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Senate Votes To Retract Obama's Broadband Privacy Rules

By Ana Cordero , Mar 24, 2017 04:10 AM EDT
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Earlier this week, the US senate voted to retract a ruling that was first put in place during former president Barack Obama's administration. The same required that internet service providers put safety measures in place that would protect their customers' privacy. It was retracted from a thin majority, in which 50 Republicans approved the retraction and 48 Democrats voted against.

According to Reuters, the ruling that was approved by the Federal Communications Commission in October required internet providers to gain consent before using customer information. This covered various details from location, health and financial information and browsing history. At that point, AT&T, Comcast Corp., and Verizon Communications were highly opposed, so the recent turn is likely a positive note for these telecom companies.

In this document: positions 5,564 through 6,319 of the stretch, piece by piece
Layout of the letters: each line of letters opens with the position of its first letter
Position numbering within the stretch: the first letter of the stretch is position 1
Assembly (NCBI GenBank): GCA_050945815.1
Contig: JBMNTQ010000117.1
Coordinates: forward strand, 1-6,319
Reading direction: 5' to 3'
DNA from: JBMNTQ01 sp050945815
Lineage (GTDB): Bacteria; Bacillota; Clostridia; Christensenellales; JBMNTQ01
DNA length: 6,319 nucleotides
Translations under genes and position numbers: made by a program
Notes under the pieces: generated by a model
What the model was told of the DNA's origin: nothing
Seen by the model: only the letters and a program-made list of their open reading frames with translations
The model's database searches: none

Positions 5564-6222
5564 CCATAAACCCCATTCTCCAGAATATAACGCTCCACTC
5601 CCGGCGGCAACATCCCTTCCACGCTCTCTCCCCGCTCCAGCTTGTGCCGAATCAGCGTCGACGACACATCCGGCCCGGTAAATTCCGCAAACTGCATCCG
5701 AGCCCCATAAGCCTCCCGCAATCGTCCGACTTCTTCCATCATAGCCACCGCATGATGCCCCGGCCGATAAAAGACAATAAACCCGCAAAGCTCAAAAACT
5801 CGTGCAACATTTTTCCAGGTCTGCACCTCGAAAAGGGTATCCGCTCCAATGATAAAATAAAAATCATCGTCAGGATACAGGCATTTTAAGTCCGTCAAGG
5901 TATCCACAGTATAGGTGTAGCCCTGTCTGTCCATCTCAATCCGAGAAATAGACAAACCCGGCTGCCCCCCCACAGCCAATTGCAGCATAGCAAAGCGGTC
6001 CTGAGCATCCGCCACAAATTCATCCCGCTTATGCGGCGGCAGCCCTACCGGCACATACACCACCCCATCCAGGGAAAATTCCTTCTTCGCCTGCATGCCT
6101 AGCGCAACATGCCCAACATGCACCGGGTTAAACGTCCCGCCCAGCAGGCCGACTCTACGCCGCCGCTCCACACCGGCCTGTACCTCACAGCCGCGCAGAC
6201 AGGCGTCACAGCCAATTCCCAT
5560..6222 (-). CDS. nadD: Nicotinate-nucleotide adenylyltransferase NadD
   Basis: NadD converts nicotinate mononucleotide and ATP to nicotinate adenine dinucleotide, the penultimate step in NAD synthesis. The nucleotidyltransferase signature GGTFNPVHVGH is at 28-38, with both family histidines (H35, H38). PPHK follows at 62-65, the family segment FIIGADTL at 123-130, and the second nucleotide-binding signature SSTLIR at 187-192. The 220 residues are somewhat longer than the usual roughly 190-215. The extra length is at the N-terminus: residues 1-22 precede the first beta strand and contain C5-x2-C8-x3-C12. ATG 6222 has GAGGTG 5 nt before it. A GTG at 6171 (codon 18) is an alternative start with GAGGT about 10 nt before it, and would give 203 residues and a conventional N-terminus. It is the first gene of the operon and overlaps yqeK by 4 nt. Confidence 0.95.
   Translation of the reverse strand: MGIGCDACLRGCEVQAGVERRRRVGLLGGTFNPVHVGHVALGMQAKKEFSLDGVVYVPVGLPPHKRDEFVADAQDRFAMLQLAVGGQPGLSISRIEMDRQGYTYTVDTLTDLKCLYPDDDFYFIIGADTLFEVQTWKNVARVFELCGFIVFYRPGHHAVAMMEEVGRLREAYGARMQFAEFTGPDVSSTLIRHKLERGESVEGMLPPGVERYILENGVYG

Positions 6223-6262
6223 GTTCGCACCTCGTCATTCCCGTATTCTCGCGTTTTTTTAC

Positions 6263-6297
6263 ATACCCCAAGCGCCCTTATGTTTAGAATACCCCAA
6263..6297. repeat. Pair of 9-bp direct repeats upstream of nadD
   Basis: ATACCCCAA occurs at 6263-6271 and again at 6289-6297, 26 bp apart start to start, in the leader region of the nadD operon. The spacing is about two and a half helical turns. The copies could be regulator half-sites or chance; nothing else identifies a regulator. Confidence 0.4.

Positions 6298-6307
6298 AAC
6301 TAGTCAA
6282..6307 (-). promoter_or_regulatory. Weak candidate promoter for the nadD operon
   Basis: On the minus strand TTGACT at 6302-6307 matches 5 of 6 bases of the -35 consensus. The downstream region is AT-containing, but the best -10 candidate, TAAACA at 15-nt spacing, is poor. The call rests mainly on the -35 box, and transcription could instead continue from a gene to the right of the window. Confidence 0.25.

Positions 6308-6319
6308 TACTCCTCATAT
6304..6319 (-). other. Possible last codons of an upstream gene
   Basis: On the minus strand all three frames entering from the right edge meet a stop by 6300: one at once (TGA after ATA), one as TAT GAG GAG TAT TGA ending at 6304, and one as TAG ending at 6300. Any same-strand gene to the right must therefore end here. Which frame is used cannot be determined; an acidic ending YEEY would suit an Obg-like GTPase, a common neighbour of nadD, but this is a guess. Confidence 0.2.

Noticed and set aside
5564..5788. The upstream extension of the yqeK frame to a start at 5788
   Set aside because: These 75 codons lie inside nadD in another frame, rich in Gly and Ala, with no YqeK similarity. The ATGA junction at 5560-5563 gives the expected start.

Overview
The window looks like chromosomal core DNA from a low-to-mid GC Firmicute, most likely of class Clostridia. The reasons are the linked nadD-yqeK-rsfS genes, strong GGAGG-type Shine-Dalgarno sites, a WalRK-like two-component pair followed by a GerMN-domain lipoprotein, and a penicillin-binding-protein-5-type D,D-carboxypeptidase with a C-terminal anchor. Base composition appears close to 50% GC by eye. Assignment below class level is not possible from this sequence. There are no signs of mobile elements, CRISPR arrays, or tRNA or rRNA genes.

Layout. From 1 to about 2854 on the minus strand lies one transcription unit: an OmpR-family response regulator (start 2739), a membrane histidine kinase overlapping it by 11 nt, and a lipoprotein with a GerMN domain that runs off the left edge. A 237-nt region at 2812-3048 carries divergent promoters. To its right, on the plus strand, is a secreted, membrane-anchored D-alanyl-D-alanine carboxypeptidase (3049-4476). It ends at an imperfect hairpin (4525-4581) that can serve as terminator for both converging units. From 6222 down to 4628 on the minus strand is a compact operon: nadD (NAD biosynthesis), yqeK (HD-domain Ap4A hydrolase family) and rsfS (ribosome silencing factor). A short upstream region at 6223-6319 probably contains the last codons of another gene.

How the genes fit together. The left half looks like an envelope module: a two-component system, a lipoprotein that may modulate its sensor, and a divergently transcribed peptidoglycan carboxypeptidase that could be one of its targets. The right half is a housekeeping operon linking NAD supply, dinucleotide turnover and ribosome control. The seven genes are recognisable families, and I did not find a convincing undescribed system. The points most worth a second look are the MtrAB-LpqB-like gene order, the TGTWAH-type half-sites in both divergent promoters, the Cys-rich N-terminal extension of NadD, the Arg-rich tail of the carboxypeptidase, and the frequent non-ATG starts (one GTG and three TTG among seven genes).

Democratic Senator Ed Markey pointed out that the motion to repeal the privacy ruling makes it easier for sensitive information to be used, shared and sold without American consent. He was backed up by several consumer and privacy groups, who condemned the resolution just as strongly. These groups expressed their disappointment in the US senate, as they believe the recent vote sacrificed the privacy rights of Americans in favor of profit for major Internet companies.

Meanwhile, Senate Majority Leader Mitch McConnell said the overturn was against an uneven regulation. He argued that it had discouraged "competition, innovation and infrastructure investment." The Internet and Television Association, a trade group that represents major cable providers, also approved the reversal. "We support this step toward reversing the FCC's misguided approach," The Washington Post quoted a statement. "[We] look forward to restoring a consistent approach to online privacy protection."

The FCC has not released an official statement on the issue at hand. The bill has already been passed on to the US House of Representatives. However, it remains unclear whether they will approve or reject the motion.

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